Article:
dr history


Camel Spiders:
Neither Camels, nor Spiders

CAMEL SPIDERS ARE SO. NEAT. Also somewhat terrifying. 

This is me ^ reacting to Dr. Cushing explaining their, uh… dramatic reproductive behaviors. Apparently my expression is so exaggerated that an anatomy instructor wants to use a gif of it in a class to demonstrate the function of a facial muscle 

and just look at this

I mean you can’t say camel spiders aren’t inspiring. 

Watch the other two videos we made in collaboration with the Denver Museum of Nature & Science!

Today is a good day to remember Dr. Joseph “Joe” Medicine Crow. Dr Crow was as American as heroes come. He was the last Warchief of the Crow Tribe having completed all 4 necessary acts of bravery. During the Second World War he disarmed an enemy without killing him, captured an enemy, led a successful war party and, needing only one more to complete the set he stole nazi officers’ horses. He’s said to have ridden the 50 horses out of the camp wearing his feathers and singing his war song and so surprised the soldiers that nobody knew what to do. 

He went into battle with his eagle feathers and face painted and came home to receive a masters degree and honorary doctorate. He studied the history of The Crow Nation and was the last person to talk to someone who had been at Little Bighorn/greasy grass. He founded health and education centers for his tribe and fought for the preservation of the Grizzly bear’s habit, he called the bears his brothers. As befits a man who distinguished himself in every aspect of his life, Dr. Medicine Crow received the medal of freedom from president Obama. He passed away a year ago today.

We should all count more coup on fascists and learn more Native history and generally try to be more like Dr. Medicine Crow #native #history #nodapl

A (brief) masterpost of musicals!

(I don’t own/ didn’t record these) Also, they’re all on YouTube (if any don’t work, I can probably get a different video for you from somewhere else, just send a message. I have a heck of a lot of links) All links working as of 14/06/17

Tony Awards (full show)

Hey Koizumi, I was wondering if you could explain why is Edward ‘Longshanks’ called “King Edward I” if he was actually the fourth King of England named “Edward”.

There are several reasons for this Hinata-kun. The short answer is that all previous “King Edwards of England” had reigned during the Anglo-Saxon period and by the time Longshanks had risen to the throne they were a distant memory. So there was a clear distinction between him and earlier Edwards. However this is only the beginning of a more clear anser.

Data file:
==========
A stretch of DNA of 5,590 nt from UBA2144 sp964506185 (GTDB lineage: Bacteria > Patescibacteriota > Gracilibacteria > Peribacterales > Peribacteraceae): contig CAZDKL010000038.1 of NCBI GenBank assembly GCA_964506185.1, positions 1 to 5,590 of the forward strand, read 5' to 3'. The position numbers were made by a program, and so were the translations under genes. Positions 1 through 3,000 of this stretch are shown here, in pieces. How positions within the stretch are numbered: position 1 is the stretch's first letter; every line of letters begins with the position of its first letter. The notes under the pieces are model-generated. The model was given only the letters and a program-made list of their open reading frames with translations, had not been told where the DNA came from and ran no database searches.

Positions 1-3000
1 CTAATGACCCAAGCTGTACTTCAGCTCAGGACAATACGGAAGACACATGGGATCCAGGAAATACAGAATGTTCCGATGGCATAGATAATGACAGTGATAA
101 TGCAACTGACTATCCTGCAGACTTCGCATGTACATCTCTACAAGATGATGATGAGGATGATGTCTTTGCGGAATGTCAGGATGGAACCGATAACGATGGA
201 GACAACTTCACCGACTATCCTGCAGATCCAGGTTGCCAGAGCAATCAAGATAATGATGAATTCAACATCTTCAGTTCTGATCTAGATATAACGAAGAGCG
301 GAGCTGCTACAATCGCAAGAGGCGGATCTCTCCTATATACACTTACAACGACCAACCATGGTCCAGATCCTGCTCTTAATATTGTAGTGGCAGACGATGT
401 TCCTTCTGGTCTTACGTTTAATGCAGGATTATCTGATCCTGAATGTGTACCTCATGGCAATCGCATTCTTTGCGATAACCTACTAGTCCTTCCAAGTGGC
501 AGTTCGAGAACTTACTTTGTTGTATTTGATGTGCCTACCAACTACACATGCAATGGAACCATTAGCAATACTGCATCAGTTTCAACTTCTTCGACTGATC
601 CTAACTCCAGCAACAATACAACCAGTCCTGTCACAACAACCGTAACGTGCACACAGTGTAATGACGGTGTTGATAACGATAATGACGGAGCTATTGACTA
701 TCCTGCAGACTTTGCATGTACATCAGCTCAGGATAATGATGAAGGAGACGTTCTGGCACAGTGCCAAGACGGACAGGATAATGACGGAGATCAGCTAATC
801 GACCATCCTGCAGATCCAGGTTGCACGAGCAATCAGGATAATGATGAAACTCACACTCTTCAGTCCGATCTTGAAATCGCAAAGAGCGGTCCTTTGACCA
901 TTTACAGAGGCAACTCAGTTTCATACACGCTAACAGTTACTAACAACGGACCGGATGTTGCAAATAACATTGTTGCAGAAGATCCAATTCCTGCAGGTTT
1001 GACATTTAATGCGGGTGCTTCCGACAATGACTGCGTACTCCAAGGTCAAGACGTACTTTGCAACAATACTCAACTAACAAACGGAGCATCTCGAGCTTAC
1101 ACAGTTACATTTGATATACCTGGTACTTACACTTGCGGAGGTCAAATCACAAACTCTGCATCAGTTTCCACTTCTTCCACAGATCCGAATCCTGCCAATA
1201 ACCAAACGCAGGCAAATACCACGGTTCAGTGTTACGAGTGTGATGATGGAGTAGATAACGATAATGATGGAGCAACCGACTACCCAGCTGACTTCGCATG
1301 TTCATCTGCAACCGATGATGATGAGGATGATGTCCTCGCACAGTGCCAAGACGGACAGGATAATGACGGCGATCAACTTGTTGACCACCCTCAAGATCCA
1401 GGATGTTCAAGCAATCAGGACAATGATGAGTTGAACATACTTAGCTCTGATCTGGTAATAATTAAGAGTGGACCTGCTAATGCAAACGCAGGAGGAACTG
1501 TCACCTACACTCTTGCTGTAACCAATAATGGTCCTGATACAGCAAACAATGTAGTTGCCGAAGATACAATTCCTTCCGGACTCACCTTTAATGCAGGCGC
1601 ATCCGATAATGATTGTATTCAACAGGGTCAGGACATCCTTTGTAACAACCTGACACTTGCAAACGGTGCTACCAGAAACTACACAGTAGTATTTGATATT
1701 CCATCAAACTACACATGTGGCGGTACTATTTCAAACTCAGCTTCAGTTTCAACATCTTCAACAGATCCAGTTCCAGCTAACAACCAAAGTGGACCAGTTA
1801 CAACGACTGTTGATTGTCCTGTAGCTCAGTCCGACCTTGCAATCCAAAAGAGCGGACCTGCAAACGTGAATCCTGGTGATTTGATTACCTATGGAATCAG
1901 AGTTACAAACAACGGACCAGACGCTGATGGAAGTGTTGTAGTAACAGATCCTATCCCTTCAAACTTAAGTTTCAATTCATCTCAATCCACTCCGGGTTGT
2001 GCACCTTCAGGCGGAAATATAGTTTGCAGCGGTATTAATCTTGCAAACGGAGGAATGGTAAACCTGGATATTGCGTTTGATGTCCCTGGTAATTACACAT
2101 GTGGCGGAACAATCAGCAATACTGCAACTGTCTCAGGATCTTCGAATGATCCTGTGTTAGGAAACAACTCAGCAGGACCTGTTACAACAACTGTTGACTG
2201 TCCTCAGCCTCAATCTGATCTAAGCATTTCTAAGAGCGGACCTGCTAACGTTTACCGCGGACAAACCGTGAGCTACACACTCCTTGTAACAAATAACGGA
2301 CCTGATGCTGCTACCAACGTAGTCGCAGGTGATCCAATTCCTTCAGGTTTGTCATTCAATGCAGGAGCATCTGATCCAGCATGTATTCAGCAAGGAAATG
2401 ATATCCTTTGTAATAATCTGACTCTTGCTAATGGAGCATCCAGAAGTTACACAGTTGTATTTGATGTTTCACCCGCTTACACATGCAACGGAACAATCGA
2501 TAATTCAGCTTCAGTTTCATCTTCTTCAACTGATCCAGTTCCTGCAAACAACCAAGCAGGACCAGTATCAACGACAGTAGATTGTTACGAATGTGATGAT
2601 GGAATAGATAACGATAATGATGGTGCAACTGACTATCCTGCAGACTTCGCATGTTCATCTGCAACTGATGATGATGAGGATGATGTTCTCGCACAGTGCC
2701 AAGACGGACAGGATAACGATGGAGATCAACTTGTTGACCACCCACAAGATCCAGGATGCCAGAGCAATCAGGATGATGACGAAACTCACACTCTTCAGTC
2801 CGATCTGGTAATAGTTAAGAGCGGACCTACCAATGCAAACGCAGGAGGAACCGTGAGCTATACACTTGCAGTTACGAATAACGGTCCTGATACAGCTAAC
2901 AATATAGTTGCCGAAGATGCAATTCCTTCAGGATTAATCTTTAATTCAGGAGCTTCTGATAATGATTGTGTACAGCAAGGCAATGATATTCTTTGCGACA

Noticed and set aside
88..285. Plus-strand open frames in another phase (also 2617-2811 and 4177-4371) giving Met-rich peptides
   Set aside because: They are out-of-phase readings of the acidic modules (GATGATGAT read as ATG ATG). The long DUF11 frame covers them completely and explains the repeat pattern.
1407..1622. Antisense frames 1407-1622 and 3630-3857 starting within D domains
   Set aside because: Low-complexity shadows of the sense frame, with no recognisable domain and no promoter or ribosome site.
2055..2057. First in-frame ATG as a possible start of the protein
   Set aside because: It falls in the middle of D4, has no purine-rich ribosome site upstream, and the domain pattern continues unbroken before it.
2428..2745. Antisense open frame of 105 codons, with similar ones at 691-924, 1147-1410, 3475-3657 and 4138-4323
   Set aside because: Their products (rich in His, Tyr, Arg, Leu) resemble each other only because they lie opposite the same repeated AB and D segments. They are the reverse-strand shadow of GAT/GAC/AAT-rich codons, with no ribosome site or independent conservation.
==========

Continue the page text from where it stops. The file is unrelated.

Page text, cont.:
We need to remember that just because historians today are in general agreement and consistent when it comes to labels, that doesnt meant his was the case for then contemporary writers. Actually there are a few sources towards the end of King Edwards life that give him a regnal number but they mistakingly call him Edward the Third because they had overlooked the brief and unfortunate reign of the teenage king Edward the Martyr. For most of Edward I’s reign he was simply referred to as “King Edward” and if people felt the need to specify him it was usually as “King Edward, son of King Henry”.

The regnal numbering of “Edward the First” started to become popular in 14th century accounts. This is because by that point there had been two more King Edwards, namely the son of Longshanks and his grandson. Specifying which “Edward” one was talking about by identifying his father was no longer practical because you now have two kings who were “Edward, son of Edward”. Writers thus decided to specify them by “1st, 2nd and 3rd” and on occasion might add “Since the [Norman] Conquest” to specify they were not referring to the Anglo-Saxon kings 

You can sorta compare it to how he wouldve been unfamiliar with the modern names for his dynasty, Plantagenet. The word “Plantagenet” was only coined in reference to a dynasty in the 14th century and it was only during histories written during the Tudor period that you start to see it used more generally.

The other thing thats interesting about the name “King Edward” however is that its actually the only name that you see with both Anglo-Saxon kings as well as post-Conquest kings. Back in the 1200s the name “Edward” was seen as a rough Anglo-Saxon name and would be seen as somewhat alien the way names like “Æthelred” seem alien to modern English-speakers. But King Henry III was known to be a rather religious person and in particular was devoted to the saintly cult of his predecessor Edward the Confessor. He adopted Edward the Confessor as his patron saint and built shrines and churches in his name so naming his firstborn son after him was seen as yet another way for Henry to honor his favorite saint.  


“A film is — or should be — more like music than like fiction. It should be a progression of moods and feelings. The theme, what’s behind the emotion, the meaning, all that comes later.”

Stanley Kubrick would have been 89 today.